2137691 Ontario v. Park – Ontario Superior Court finds that the residential complex HST exemption applied to the sale of a portion of a large home
The land for a large home in Oakville was divided by a corporation into three lots, so that the middle lot contained a pool house and hallway structure that connected to the rest of the home on the other two lots. The corporation then sold this middle lot to an individual purchaser coupled with a covenant that it would demolish this structure – which, however, it did not do until 45 days after closing. The sales contract provided that any HST was in addition to the sales price of $2.8M, but the vendor (the corporation) provided a statutory declaration that the property qualified for exemption as being used residential accommodation, so that no HST was collected on closing. A year later, it then brought a motion to recover HST from the purchaser.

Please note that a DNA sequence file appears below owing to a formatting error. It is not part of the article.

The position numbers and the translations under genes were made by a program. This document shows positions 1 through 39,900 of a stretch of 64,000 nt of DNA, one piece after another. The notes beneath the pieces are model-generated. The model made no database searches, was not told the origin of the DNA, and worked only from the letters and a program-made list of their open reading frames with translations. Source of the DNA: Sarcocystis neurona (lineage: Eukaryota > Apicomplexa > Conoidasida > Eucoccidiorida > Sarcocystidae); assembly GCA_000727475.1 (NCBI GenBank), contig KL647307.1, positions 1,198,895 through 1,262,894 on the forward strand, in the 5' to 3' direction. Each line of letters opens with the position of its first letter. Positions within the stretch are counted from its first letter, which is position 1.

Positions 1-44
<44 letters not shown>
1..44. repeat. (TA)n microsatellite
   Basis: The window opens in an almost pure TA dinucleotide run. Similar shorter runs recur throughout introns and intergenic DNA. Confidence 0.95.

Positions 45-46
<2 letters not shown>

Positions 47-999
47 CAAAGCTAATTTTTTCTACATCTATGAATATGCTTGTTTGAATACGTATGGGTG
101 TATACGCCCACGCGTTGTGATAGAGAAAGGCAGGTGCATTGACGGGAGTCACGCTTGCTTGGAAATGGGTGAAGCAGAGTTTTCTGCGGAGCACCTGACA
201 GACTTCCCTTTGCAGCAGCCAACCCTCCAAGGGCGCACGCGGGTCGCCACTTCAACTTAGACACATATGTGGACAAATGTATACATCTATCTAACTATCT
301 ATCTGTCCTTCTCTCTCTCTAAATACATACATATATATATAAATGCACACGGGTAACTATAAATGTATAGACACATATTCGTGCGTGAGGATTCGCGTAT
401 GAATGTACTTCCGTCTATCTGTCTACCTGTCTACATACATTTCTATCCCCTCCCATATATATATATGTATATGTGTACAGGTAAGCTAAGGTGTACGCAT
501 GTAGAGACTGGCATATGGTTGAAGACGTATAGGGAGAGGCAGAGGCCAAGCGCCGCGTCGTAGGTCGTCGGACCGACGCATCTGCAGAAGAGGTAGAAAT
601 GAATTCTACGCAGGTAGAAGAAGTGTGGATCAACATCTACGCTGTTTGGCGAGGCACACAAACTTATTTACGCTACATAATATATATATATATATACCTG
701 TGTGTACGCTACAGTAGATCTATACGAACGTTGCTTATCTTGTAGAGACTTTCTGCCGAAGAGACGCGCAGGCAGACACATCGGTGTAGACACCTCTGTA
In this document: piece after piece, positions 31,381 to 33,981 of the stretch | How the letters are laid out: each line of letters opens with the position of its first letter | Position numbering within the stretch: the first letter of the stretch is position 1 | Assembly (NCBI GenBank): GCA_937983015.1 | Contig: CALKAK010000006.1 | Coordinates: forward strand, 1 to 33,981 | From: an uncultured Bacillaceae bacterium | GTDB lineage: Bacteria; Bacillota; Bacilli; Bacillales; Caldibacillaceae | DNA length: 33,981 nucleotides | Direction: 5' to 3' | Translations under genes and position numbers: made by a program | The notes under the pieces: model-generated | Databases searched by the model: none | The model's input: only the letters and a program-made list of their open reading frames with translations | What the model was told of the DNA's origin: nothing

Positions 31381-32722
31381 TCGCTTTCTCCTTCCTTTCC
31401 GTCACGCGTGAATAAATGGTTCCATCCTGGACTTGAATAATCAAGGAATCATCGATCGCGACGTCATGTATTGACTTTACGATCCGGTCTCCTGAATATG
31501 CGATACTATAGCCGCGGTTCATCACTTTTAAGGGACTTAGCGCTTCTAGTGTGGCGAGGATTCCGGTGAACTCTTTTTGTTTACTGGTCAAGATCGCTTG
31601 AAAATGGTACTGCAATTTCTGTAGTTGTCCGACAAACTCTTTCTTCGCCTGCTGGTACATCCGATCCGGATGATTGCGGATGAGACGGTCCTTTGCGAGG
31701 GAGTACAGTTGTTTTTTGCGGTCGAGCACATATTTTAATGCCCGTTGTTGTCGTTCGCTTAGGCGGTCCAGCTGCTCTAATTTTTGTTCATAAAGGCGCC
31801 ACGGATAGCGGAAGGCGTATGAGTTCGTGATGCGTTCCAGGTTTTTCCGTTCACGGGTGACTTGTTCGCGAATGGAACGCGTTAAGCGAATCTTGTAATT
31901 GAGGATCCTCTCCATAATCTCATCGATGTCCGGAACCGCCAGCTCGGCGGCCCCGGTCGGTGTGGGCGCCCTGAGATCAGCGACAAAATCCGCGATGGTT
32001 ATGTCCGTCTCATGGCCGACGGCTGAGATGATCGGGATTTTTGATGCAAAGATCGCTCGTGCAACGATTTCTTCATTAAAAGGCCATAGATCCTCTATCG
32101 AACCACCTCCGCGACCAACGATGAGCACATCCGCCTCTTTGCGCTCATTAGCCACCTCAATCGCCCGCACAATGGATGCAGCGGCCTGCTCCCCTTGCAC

After making the questionable statement that “the time of the supply is the time that the deal closes” (ETA s. 133 was not to be taken literally), Coats J found that the sale was exempt, stating:
[A]t the time of closing, the residence and pool structure were a complete structure which were suitable for living in. … It was clearly an appurtenance to the detached home.
… There is no requirement in ETA that the residential complex/residential unit exemption involve the transfer of an entire residential unit or a complete residency unit. This would be contrary to the “part thereof” language in section 123(1) … .
She went on to indicate that even if the sale had been subject to HST, ETA s. 194 would preclude the vendor from now charging such HST to the purchaser, as the purchaser’s reliance on the exemption certificate was not unreasonable.